By Christopher M. Waley, Daniel R. Arnold, Nate Gross, and Anupam B. Jena | Published December 8, 2021 in Health Affairs | Link to Full Article
Physician practices are increasingly being acquired by hospitals and health systems. Despite evidence that this type of vertical integration is profitable for hospitals, the association between these acquisitions and the incomes of physicians in the acquired practices is unknown. We combined national survey data on physician practice ownership with data on physician income to examine whether hospital or health system ownership of physician practices was associated with differences in physician income during 2014–18. During the study period, hospital and health system ownership of physician practices increased by 89.2 percent, from 24.1 percent to 45.6 percent of all physicians in our sample. Among physician practices overall, vertical integration with hospitals or health systems was associated with, on average, 0.8 percent lower income compared with independent physicians after multivariable adjustment. In analyses by physician specialty, vertical integration of physician practices with hospitals or health systems was associated with lower income for nonsurgical specialists, no difference in income for primary care physicians, and slightly higher income for surgical specialists. Although vertical integration of physician practices is a rapidly growing trend, physicians might not directly benefit financially.
Richard Scheffler acted as a panelist at a webinar hosted by the Partnership to Empower Physician-Led Care, an advocacy group promoting value-based care as a path to sustainability for independent physicians and practices. The webinar discussed provider consolidation’s impact on health outcomes and how best to ensure provider competitive behavior instead. Specifically, Dr. Scheffler touched on issues related to increasing private equity investments and vertical integration in healthcare, effects on prices, and next steps at the legislative level.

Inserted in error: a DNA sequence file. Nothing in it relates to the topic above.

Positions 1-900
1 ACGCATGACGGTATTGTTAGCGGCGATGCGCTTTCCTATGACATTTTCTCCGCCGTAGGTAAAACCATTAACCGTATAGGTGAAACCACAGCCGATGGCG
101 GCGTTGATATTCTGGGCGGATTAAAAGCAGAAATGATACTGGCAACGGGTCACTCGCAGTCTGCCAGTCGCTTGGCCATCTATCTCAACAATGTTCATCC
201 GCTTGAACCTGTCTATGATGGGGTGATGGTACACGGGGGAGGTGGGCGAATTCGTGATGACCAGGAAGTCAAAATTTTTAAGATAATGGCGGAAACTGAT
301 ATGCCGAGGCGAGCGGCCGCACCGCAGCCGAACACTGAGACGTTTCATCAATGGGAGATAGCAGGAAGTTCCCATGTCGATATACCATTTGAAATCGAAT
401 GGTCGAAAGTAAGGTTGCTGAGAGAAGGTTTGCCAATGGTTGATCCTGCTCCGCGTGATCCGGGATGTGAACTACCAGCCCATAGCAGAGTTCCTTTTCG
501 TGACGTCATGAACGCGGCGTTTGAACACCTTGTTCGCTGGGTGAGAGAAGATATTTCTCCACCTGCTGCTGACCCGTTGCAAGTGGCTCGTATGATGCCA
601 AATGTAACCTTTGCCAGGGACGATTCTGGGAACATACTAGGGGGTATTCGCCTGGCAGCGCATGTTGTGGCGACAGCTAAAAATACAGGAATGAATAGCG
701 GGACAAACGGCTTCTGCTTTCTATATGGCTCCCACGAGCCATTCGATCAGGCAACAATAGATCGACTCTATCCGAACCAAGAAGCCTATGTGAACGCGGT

The title is “Addressing Consolidation in Health Care Markets: The Impact of Provider Consolidation on Cost and Quality.” Take a look here — 10:10 to 27:20.
By Richard M. Scheffler and Laura M. Alexander | Published July 20, 2021 in The Milbank Quarterly | Link to Full Article
On May 19, 2021, Senator Amy Klobuchar (D-MN), chair of the US Senate Subcommittee on Competition Policy, Antitrust, and Consumer Rights, held a hearing on hospital consolidation and the subsequent increase in hospital prices observed across the U.S. Most hospital markets meet the FTC/DOJ guidelines definition of being highly concentrated and, as a result, are not likely to exhibit competitive levels of prices, quality, or innovation. Yet, the COVID-19 pandemic is shaping the financial outlooks of large and small hospital systems in a manner that is expected to further fuel this consolidation trend. Coming out of the COVID-19 pandemic, private equity funds are sitting on enormous stores of “dry powder,” money they have amassed from investors and are required to spend or return within the next several years. Widespread expectations are that much of that dry powder will be deployed in health care, ultimately leading to vertical integration.
The article explores the harmful effects of post-COVID-19 consolidation through private equity in the healthcare space, emphasizing the damaging effects on local health care markets.
Blue Cross and Blue Shield of North Carolina has partnered with investment firm Deerfield Management Company in a joint venture aimed at helping independent physicians grow and strengthen their practices. The company will offer management infrastructure, technology support and marketplace information. Modern Healthcare sought comments from Dr. Richard Scheffler on the effects of this joint venture on independent physician practices, with Scheffler noting that this could help these physicians “ease the difficulty of managing their own small practice in today’s healthcare environment.”